Storks foraging on a local landfill site, where water is being sprayed over the waste in order to dilute the acids that are being released during the waste decomposition. The Spanish populations of the White Stork (Ciconia ciconia) suffered a marked decline in Spain until de 1980s of the last century due to the alteration of their feeding areas. However, in the last decades those populations have recovered mainly due to new food resources: rubbish dumps. An unlimited supply of food all year round also means exposure to several human-generated pollutants.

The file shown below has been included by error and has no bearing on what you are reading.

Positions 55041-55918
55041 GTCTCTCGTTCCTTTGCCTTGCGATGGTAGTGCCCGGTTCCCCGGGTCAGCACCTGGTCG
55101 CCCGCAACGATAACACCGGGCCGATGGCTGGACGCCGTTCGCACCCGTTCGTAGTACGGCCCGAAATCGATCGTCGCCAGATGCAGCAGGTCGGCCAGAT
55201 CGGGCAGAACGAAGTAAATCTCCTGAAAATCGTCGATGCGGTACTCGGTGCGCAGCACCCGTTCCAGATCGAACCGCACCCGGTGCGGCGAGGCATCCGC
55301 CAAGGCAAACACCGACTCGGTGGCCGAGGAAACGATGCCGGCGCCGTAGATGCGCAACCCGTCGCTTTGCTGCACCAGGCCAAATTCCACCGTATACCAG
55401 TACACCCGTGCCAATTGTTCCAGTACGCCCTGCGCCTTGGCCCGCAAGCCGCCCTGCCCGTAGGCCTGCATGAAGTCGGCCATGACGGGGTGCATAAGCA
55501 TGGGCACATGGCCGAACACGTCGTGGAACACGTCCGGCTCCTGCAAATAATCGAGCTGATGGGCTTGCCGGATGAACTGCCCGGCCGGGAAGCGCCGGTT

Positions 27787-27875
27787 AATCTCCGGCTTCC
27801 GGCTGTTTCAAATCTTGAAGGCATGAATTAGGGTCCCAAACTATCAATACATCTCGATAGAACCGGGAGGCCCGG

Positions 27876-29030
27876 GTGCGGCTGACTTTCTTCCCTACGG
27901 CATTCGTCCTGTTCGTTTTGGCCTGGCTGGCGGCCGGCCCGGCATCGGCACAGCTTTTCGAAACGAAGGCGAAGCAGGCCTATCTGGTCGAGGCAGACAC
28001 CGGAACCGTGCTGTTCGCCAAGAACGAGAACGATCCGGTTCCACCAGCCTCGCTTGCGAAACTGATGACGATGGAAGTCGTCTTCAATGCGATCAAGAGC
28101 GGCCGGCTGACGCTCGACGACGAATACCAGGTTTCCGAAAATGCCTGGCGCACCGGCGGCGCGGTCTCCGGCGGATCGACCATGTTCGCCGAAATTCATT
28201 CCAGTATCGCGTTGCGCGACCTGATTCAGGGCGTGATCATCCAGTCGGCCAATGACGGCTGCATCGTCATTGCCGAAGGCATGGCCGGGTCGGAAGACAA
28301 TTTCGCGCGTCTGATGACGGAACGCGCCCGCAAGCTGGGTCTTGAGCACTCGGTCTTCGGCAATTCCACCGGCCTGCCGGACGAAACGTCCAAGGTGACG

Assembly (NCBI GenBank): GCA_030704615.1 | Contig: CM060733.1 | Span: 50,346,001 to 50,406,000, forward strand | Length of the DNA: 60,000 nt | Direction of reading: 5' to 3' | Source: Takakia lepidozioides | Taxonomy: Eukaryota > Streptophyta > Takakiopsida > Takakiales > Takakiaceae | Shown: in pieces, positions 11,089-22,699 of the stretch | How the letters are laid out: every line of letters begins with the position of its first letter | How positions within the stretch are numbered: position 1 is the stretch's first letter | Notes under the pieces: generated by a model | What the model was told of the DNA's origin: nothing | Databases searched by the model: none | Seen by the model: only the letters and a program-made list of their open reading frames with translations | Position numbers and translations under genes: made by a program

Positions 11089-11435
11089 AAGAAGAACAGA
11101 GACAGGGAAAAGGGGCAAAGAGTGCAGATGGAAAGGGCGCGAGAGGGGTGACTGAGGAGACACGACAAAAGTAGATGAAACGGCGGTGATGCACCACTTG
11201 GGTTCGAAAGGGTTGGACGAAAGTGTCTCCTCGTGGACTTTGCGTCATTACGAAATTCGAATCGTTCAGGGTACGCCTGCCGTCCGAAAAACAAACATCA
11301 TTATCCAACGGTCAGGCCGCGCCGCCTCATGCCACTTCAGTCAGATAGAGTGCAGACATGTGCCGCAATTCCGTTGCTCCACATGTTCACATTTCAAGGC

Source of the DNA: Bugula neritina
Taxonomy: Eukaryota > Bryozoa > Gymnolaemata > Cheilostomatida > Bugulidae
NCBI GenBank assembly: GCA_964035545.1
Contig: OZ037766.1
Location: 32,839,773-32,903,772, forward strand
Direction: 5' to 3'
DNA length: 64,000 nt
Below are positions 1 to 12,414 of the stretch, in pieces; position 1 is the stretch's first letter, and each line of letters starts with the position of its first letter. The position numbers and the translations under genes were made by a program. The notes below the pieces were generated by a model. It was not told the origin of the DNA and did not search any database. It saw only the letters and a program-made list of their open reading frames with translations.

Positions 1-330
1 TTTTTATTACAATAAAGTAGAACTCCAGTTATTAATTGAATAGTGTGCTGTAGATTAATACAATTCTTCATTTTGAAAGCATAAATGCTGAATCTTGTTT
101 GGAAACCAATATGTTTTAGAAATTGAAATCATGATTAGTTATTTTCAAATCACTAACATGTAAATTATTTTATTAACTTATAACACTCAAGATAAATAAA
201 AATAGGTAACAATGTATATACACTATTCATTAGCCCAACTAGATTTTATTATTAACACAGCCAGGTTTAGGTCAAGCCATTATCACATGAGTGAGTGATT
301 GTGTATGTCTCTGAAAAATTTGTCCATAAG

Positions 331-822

To Jasper Doest, photography is about emotion. Whether it's a travel documentary, a conservation story or a standalone piece of art: it must be an expressive image, an image that touches its viewers. As a fellow of the International League of Conservation Photographers (iLCP), his photographs have received multiple awards and have appeared in numerous international journals and books, including National Geographic Magazine, GEO and Smithsonian Magazine. Jasper's images depict what is beautiful around him, around us, and with his photographs he is able to reveal how fragile this beauty is. One split second can tell his story, that single moment in which he freezes nature but brings it to life more than ever before. "Through my photography I’m able to give a voice to the ones that are often overlooked. I’m able to share my experiences with so many people. As our future is on the line, we need people to start caring about our environment on a daily basis. We need to convince them about the valuable conservation work that has been going on and we need to convince the public to choose local decision makers wisely." "Our planet needs sustainability. Photographers can give a voice to the ones who cannot speak for themselves (before it is too late). Photographers can initiate change. That is my motivation and joy. It’s within the power of photography."